C. difficile had been found in 25% of cases of moderate diarrhoea resulting from treatment with antibiotics, especially clindamycin, ampicilllin, or cephalosporins. In the more severe reaction known as pseudomembranous collitis, C. difficile is found in 95% of cases. This occasionally fatal illness is characterised by diarrhoea, multiple small colonic plaques, and toxic megacolon. The antibiotic selects for overgrowth of organsism that produce a heat-labile toxin; faecal extracts from these patients are cytotoxic in cell culture. The enterotoxicity of C. difficile is due to two toxins; toxin A, and toxin B.
C. perfringens is a common organism frequently found in excreta from humans and animals and in raw meats, poultry and other foods, including dehydrated products. It can survive heat and dehydration by means of spores that remain dormant in food, soil, and dust. Illness occurs after eating food contaminated with large numbers of C. Perfringens grown from spores: the spores had been activated by heat shock. The enterotoxin is only produced during sporalation and not during vegetative growth. Multiplication of bacteria take place during long slow cooking and warm storage of food in the kitchen or canteen. Cooked meat, poultry, fish, stews, pies, and gravies are excellent media for growth at temperatures up to 50oC. There is little growth below 15oC. The spores of some strains of C. Perfringens can withstand long hours of boiling. The organism may be isolated in large numbers from boiled, stewed, steamed, braised, or even roasted foods, particularly those cooked in bulk and stored unrefrigerated for a few hours.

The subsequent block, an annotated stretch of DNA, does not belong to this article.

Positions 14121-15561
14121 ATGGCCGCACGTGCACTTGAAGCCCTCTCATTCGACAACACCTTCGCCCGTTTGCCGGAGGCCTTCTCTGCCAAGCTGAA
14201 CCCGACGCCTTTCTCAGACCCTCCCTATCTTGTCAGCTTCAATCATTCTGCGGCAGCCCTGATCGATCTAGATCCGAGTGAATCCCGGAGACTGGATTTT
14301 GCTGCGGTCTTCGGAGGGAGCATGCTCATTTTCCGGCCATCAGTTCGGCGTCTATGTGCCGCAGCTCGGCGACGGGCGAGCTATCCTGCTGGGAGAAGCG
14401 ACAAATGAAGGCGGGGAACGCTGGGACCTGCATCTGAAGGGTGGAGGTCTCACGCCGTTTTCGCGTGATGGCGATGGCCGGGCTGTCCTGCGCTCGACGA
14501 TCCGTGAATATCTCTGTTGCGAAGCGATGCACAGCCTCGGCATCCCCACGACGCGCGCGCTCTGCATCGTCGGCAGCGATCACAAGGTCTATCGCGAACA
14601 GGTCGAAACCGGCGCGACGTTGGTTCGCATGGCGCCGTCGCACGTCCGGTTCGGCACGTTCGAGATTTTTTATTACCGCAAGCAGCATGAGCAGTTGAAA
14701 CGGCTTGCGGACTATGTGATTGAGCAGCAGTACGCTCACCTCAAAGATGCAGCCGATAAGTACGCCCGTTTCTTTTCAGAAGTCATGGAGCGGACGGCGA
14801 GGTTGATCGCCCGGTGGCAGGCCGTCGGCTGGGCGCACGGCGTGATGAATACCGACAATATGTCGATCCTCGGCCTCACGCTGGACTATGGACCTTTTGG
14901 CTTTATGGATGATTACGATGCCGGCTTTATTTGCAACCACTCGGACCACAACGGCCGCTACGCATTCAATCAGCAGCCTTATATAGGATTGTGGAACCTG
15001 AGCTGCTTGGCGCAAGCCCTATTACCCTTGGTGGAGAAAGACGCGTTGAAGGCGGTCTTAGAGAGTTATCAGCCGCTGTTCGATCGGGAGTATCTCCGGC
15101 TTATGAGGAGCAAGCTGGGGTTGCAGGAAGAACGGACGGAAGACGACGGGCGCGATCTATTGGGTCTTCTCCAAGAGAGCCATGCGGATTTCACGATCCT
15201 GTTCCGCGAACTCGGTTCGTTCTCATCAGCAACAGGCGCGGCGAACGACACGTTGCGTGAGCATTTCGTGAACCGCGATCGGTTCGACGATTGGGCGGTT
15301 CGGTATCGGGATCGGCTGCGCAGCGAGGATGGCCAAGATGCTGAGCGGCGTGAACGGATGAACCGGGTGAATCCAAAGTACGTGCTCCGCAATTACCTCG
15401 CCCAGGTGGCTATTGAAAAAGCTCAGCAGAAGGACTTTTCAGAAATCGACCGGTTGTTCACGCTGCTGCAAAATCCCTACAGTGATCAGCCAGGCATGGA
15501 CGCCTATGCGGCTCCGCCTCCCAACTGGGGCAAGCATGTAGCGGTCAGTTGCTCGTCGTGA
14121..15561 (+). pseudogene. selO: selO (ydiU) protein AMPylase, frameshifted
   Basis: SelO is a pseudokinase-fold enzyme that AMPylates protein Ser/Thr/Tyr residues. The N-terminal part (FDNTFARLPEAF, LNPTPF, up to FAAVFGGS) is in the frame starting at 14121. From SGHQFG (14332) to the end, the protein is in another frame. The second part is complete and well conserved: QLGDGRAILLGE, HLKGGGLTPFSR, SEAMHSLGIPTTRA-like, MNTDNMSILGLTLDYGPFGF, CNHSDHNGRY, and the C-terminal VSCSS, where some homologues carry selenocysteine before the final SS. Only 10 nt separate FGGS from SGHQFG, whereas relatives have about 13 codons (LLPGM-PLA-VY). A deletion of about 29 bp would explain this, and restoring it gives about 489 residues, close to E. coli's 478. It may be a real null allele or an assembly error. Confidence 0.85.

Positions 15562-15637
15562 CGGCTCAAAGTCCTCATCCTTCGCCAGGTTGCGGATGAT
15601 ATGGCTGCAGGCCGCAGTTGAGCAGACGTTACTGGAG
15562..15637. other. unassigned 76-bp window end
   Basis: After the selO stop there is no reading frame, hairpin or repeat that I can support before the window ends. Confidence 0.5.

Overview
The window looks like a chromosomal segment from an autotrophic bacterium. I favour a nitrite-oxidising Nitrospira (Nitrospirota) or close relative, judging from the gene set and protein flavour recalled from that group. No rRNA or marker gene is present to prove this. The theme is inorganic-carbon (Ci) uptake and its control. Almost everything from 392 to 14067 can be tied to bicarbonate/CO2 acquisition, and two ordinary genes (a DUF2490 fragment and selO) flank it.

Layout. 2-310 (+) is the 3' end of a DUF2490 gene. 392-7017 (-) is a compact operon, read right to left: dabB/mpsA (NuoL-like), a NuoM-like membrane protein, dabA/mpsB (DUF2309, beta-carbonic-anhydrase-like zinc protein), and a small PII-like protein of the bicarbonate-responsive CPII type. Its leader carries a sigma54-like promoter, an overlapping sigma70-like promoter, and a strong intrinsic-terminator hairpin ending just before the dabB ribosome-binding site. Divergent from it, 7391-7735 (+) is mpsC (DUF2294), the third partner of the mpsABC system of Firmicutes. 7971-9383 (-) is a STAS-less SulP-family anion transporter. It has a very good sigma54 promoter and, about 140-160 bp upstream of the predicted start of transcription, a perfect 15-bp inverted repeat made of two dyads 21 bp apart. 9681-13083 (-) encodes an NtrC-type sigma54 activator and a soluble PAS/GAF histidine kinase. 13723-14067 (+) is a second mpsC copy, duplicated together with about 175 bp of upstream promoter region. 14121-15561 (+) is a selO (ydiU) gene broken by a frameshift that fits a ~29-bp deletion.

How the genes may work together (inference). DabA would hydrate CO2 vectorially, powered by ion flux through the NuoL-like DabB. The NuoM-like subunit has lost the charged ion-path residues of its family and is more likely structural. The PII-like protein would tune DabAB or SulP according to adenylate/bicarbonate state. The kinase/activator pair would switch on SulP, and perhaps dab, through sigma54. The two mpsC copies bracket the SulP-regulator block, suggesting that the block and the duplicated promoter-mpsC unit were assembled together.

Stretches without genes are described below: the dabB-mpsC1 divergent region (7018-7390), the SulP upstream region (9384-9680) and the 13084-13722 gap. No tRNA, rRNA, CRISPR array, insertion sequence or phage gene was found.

Symptoms occur 8 to 22 hours after consumption of the contaminated food. They include abdominal pain, profuse diarrhoea, and nausea, but rarely vomiting. Symptoms may continue for 12 to 48 hours. The symptoms occur as a result of an enterotoxin produced by a large number of ingested organisms. An effective amount of toxin is not usually formed in the food before it is eaten. There are 5 types of C. Perfringens (A to E) classified according to the various toxins they produce. Only two of these produce the enterotoxin which cause gastroenteritis: type A is the more common agent of food poisoning whereas type C is responsible for a more serious but rare condition known as enteritis necroticans.